One of my favorite parts of Thanksgiving is the buffet of college football rivalry games. Among the must see games for me is the Egg Bowl, pitting Mississippi State (my undergrad alma mater) against Ole Miss. This year’s game was a treat to watch as State thumped Ole Miss 31-3, but as a self-proclaimed marketing geek I was even happier about the recognition State received for its social media innovation.
The acclaim Mississippi State received before and during the game was its integration of Twitter into the game, painting #Hail State in one of the end zones. The nod to Twitter, along with replacing players’ names on the backs of jerseys with “Hail State” (the name of the school’s fight song), garnered media attention and created a buzz among fans and viewers watching the game on ESPNU. One estimate put the number of tweets including the #HailState hashtag at more than 1,000 during the game alone. While that figure pales in comparison to the buzz generated by breaking news or celebrity gossip, the idea to weave social media into the game production was a genius move by Mississippi State’s marketing staff.
While #HailState was an innovative tactic for college football, the bigger question it raises for marketers is what is the true potential of engaging people via Twitter? As I watched the game and unfolding conversation on Twitter, I considered the possibilities for hashtag marketing. A few examples of how Twitter can be incorporated into existing marketing efforts:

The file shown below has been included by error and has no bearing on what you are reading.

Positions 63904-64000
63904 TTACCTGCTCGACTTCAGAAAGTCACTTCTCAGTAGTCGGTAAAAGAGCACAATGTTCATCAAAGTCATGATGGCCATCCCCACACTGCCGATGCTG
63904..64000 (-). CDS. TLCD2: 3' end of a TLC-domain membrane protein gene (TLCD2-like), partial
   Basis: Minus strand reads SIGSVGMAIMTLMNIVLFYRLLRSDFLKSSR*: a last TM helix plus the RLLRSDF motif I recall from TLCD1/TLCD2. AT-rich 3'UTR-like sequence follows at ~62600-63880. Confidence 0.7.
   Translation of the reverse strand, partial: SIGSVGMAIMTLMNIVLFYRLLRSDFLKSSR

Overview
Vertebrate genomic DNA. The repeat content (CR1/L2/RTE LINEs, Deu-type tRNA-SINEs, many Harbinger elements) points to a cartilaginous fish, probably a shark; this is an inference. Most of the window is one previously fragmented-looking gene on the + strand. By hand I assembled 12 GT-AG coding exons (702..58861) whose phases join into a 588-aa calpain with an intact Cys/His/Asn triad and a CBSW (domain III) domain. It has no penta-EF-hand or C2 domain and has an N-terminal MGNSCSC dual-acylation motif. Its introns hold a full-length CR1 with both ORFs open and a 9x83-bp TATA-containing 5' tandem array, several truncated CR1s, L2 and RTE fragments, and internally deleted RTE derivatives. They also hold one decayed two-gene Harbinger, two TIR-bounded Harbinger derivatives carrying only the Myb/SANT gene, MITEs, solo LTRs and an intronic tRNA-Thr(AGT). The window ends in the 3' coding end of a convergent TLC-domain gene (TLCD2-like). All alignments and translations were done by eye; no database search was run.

• Addition of Twitter search terms in print and digital ads- Just as including a website address is common copy, inserting a Twitter search term would be a way to drive people to brand conversations.
• Twitter search terms that are based on ad slogans or product traits- Do not limit creation of search terms to company or brand name.
• Connecting to other IMC tactics – Twitter search terms can link an audience to a brand’s sports sponsorship or support of a nonprofit organization. Connecting social media with sponsorship enables telling of the brand story by reaching audiences may be difficult to access with sponsorship alone.
The three examples merely scratch the surface of how Twitter can be integrated into current marketing campaigns. Social media does not replace existing communication channels; it enhances them by encouraging the audience’s involvement in the communication process. Of course, this idea loses its effectiveness if the landscape becomes a sea of hashtags. Be strategic in communication of #YourMessage. If you encourage people to embed your term in their messages, there must be significance or meaning to the conversation you seek to create. Otherwise, your Twitter efforts may be described with a common hashtag: #Fail.
The Commercial Appeal - "MSU Athletic Director Hopes to Score with End Zone Hashtag"
Labels: #HailState, Mississippi State, Social Media, Twitter